Melanie Bishop


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What We Write About When We Write About Love

Writing the Modern Love Essaybrian rea illustration modern love
Stanford Continuing Studies
July 13 and 20, 2019
On Campus
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Course Description:
Many writers who have had their essay accepted for The New York Times ’s “Modern Love” column have said that the experience changed their lives: Agents and publishers were calling, essays were optioned for films, and the experience was oddly more exciting than having a first book published. There are few greater exposures for writers—the Sunday New York Times has 2.6 million readers, and “Modern Love” is one of its most popular columns. In this two-day intensive, we will first discuss and analyze readings from Modern Love: 50 True and Extraordinary Tales of Desire, Deceit, and Devotion, the anthology of “Modern Love” essays collected by column editor Daniel Jones. Students will complete exercises to unearth their own best “Modern Love” material—romantic or familial love—and get feedback on which ideas pique classmates’ interest. Students will leave the first class with the beginnings of an essay, which they will develop over the next week. For the second week, we will read and discuss drafts-in-progress. This workshop, open to new and experienced writers, can help strengthen your skills and confidence in writing short personal essays, regardless of where you ultimately seek to publish. Each student will leave with a working draft, encouragement, suggestions for revision, how-to-submit info, and an expanded awareness of this thing called love.
ENROLLMENT LIMITED TO 21. REGISTER HERE:

Melanie Bishop, Faculty Emeritus, Creative Writing, Prescott College

Melanie Bishop’s “Modern Love” essay I Would Have Driven Her Anywhere appeared in The New York Times in 2018. Her novel My So-Called Ruined Life was a finalist for the John Gardner Fiction Book Award. Her fiction and nonfiction have appeared in The Huffington Post, Vela, Glimmer Train, The Georgetown Review, Valley Guide, and elsewhere. After teaching college writing for twenty-two years, Bishop now offers instruction, editing, and coaching through Lexi Services.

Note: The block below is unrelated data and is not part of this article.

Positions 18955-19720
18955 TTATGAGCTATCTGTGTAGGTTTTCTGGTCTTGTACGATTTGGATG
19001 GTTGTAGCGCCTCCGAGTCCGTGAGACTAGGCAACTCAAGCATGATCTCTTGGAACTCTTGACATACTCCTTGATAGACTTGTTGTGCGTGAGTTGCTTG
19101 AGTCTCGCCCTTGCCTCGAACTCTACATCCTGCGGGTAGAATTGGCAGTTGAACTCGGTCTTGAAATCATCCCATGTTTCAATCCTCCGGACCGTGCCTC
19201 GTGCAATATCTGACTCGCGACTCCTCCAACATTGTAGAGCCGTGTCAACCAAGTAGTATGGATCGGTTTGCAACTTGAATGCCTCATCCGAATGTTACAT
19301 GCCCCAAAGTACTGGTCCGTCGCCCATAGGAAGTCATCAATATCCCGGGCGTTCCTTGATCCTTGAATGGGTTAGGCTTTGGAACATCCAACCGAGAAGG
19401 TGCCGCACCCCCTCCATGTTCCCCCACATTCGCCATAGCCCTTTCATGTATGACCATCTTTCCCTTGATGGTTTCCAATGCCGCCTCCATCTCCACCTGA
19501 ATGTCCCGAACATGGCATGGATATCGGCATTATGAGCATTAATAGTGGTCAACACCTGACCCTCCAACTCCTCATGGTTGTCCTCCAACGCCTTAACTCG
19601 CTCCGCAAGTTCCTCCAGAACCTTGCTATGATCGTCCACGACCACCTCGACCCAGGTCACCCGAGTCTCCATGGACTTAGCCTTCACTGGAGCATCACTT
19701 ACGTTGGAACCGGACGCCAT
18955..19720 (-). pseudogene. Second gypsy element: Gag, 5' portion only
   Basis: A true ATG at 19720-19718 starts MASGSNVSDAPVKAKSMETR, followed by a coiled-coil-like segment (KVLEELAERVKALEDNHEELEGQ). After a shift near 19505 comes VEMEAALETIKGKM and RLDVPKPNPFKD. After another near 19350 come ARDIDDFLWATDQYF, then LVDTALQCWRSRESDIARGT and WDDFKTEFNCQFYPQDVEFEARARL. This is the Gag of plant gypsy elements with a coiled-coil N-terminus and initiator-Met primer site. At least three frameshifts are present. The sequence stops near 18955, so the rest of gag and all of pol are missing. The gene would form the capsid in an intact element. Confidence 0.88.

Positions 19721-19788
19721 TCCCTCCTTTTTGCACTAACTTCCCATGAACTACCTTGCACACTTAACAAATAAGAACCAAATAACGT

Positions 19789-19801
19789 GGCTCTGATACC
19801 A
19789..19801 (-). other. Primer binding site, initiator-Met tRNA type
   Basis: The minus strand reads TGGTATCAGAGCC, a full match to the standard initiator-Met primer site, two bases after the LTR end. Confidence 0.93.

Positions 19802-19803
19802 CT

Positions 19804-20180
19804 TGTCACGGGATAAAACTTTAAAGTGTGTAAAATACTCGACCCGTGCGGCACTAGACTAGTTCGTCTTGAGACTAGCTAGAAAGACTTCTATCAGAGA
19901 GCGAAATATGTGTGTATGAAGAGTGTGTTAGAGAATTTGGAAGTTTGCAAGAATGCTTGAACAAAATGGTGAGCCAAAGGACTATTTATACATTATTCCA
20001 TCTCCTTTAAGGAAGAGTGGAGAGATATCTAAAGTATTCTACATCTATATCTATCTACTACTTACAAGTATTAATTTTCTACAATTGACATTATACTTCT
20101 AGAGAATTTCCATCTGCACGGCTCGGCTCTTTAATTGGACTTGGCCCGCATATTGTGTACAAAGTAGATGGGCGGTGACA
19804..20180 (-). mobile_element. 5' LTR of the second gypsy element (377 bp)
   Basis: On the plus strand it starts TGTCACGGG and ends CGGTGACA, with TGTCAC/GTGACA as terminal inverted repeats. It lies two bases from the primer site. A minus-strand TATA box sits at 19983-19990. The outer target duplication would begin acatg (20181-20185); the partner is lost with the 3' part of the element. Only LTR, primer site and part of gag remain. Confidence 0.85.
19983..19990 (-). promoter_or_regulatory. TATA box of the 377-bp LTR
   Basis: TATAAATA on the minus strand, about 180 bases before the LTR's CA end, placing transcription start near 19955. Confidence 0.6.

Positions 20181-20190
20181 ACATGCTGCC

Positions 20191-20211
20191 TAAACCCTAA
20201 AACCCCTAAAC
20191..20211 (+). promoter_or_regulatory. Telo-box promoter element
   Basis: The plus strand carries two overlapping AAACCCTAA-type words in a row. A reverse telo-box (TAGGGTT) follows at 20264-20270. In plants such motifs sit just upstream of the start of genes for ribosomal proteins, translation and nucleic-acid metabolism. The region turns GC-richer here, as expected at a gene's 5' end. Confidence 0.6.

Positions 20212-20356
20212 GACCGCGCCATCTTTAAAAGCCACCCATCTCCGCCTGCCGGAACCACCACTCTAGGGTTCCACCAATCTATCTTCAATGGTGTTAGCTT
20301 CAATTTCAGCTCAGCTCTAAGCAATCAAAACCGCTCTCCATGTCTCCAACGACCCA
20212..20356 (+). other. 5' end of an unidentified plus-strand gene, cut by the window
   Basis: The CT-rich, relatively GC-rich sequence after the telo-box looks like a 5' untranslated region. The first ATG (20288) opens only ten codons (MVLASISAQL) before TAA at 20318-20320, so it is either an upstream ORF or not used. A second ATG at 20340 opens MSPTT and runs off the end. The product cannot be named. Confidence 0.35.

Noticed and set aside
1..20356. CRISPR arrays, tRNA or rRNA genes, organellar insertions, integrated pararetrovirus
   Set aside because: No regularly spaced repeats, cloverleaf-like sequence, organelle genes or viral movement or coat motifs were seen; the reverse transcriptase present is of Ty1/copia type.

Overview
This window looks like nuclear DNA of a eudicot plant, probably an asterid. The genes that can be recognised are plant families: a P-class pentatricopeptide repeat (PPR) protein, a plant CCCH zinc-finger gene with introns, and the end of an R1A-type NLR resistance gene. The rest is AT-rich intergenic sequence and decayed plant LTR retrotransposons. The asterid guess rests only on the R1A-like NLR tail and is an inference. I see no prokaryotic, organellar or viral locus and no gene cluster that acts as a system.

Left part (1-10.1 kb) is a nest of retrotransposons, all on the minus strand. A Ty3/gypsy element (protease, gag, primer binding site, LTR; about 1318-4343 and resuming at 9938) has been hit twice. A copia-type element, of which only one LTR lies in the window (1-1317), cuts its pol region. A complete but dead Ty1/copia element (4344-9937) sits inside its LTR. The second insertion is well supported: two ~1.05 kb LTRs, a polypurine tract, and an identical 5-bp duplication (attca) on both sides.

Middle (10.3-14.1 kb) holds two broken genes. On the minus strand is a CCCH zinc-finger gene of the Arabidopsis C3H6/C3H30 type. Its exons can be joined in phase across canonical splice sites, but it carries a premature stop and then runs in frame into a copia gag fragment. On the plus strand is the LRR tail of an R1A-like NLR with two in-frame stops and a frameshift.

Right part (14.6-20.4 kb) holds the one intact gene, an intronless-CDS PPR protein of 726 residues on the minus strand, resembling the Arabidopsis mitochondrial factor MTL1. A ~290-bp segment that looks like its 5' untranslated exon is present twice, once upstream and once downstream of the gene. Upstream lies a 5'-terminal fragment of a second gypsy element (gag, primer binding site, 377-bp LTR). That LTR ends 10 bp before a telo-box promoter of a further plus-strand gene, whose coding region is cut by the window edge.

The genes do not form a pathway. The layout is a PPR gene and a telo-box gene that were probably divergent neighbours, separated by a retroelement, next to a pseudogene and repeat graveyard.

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Featured in “The Writer’s Spotlight,” Stanford Continuing Studies

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The Writer’s Spotlight

“The bit that ended up published in ‘Modern Love’ was originally part of a much longer essay about my mother, titled ‘Final Instructions for Princesses.’ I started it during a month-long residency at Djerassi1 in spring of 2016 and finished a draft in the spring of 2018, holed up in a studio at Arcosanti2. It was long and unwieldy, and I knew it needed more pruning than I’d already done, but I was too close to the material to do the necessary cutting. So I hired an excellent editor, Dawn Raffel. Her comments were enormously helpful, and one thing she said was, “I feel like the mother/daughter car wants to be an essay of its own.”   Read more…


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Appreciating Modern Love Readers

In the last ten days I’ve received so many wonderful letters from people who read the NY Times Modern Love essay, “I Would Have Driven Her Anywhere.”  Some readers wrote comments here on my website, some emailed me directly, and some emailed the editor at the NY Times, who forwarded them to me. I APPRECIATE THEM ALL SO VERY MUCH. Here’s one I just received today, from Whitney in Portland, Oregon.